“We were approved without a cosigner for an auto loan through [the credit union]. We were trying to rebuild our credit so this was very important to us. We loved their customer service and loan process so much that we decided to move over another loan from another bank. We now have a checking and savings account with them as well.”
— amberlamb83, CreditKarma.com
“We had previously filed bankruptcy and afterward continued to ruin our credit (not something I am proud of). By all means [the credit union] should not have given us a loan because we were a terrible risk ... but they did. We made sure to make every payment on time and paid the loan off. Since then, we have always been approved for financing without question. They were there in the beginning and an important part of our rise to financial stability.”
— brianandjami, CreditKarma.com
A single interaction — be it applying for a loan, signing up for a service, or just having a conversation — can influence a lifetime of actions. Serving members solely for the specific reason they walked in the door is something any financial institution could do. Taking the time to understand and support a member’s larger plan is what separates the order takers from the dream makers.
“I am not your ‘average’ customer that keeps a few hundred dollars in a bank account … yet they treat me like I am. They nickel and dime you on everything. I am closing all my accounts with them and taking my money elsewhere.”
— Jolene012, CreditKarma.com
Although there are lots of variables that ensure a sustainable give and take between financial institutions and their members, members don’t always know that. For this reason, credit unions may want to adjust their fee structures to accommodate those who contribute in other ways. In the face of a rigid, blanket fee policy, even financially committed members might take their business elsewhere.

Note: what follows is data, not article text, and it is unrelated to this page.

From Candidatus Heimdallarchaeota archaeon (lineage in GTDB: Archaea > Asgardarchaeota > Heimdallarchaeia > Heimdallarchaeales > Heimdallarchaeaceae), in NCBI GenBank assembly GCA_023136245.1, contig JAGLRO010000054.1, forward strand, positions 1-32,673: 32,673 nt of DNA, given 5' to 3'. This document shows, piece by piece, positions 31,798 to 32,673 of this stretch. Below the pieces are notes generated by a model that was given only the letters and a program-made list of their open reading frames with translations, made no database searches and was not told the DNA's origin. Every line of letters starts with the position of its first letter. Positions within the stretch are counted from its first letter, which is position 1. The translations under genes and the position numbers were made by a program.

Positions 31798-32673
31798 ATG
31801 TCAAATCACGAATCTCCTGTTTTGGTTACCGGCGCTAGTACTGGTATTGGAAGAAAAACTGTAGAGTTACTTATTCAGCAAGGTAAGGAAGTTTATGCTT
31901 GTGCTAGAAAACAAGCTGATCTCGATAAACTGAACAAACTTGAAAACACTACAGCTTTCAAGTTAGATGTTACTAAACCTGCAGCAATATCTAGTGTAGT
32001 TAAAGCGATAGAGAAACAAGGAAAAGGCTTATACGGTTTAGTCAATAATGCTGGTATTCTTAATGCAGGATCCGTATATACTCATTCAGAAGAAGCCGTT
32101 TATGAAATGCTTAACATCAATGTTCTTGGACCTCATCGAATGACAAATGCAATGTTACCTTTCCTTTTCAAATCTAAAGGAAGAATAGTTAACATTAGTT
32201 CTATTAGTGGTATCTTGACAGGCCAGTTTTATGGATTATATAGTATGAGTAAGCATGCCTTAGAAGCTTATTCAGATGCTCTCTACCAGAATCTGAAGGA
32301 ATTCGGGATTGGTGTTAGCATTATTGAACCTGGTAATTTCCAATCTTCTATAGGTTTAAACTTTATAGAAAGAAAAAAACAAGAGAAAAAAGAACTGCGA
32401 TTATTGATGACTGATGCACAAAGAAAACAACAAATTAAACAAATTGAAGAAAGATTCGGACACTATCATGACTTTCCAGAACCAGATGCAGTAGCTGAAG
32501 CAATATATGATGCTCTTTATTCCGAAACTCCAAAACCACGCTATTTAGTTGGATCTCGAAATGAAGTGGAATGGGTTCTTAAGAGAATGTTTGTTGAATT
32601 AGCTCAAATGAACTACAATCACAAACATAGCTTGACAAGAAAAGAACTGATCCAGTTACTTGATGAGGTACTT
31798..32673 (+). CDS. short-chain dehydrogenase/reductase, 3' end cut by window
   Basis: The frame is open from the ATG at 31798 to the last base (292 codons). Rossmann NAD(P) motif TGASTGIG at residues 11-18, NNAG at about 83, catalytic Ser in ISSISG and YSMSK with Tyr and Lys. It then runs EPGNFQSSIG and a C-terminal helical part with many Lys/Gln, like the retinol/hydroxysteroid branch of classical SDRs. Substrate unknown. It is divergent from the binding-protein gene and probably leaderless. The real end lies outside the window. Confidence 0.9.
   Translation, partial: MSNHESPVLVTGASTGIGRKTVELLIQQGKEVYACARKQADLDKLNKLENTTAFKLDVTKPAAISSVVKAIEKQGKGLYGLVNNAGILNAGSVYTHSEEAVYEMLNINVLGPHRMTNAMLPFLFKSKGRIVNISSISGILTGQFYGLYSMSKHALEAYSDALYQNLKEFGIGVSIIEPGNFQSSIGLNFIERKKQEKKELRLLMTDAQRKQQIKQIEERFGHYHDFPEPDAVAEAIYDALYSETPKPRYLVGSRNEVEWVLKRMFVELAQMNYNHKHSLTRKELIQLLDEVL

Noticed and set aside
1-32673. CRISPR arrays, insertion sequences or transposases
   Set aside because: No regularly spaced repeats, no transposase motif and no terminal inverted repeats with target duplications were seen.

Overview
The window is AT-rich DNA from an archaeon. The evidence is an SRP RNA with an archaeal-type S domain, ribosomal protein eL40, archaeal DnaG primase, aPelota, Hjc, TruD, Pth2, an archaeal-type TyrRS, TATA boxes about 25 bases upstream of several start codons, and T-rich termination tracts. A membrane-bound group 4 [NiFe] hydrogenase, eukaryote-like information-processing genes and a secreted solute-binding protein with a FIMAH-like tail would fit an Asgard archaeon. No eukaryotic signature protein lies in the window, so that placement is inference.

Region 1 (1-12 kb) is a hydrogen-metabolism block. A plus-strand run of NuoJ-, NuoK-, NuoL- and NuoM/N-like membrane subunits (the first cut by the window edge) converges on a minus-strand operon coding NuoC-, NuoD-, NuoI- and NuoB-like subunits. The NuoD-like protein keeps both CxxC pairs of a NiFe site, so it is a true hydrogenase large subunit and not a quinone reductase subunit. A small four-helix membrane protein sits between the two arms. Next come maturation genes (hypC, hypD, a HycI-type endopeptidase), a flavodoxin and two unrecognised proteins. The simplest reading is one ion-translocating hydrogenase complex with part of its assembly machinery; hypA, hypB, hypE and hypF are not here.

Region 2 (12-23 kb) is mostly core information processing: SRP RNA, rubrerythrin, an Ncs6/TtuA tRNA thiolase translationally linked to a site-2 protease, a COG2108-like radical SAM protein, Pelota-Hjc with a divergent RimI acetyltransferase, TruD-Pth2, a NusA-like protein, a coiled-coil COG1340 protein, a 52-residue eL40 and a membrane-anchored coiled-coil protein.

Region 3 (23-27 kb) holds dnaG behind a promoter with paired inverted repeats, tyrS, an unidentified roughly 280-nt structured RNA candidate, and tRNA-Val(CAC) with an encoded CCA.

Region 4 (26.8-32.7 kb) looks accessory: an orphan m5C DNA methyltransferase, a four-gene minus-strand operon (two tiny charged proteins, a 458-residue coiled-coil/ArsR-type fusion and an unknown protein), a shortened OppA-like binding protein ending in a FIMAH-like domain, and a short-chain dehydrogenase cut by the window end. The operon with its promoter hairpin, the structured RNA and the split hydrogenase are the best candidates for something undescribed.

“Don’t promote the training staff from among the most successful sales people. Hire people trained in how to teach. Experience in the subject matter isn’t as important as being able to teach the subject matter.”
— Former Employee, Glassdoor.com
Customer service, relationship building, problem solving, public speaking, and compassion are all traits that staff from multiple departments can offer. Look for those when determining whether someone has the potential to be an effective trainer for the institution. If sales plays a large role at the credit union, consider splitting a training role between two coaches, one who personally excels in the material and one who understands how to teach it.
“The representative I worked with had almost zero knowledge regarding an investment property loan. Two days later a ‘mortgage representative’ calls me and leaves a voicemail [where] I can barely understand the callback number. And that’s it! Not another call or email or any follow up?!?! I’ll stick to my regular bank where employees are experienced professionals, not just “member advocates.”
— Ryan S., Yelp.com
Even if the credit union considers a loan to be niche, employees should be able to talk about it or refer interested members to an internal party that does. A shared online knowledge center or product-based phone tree ensures all employees know how to channel business into the right, capable hands.
“[The credit union] is a mixed bag. They provide a really down-home feel. The tellers are really friendly and everyone treats you well. They do what they can to meet your needs and requirements, often going above and beyond the call of duty. [But] their online and mobile banking services are so bad that they would be laughable if they weren’t so horribly inaccurate and their ATM system is a decade behind the times.”
— Matt S., Yelp.com
Even the best customer service can’t compensate for falling out of touch with technology and other points of competition that occur inside and outside the financial services industry. Personalized interaction might have been the sole ingredient to a credit union’s secret sauce a few decades ago — and it’s still important today — but a modern recipe for success calls for multiple elements, including usable, convenient technology.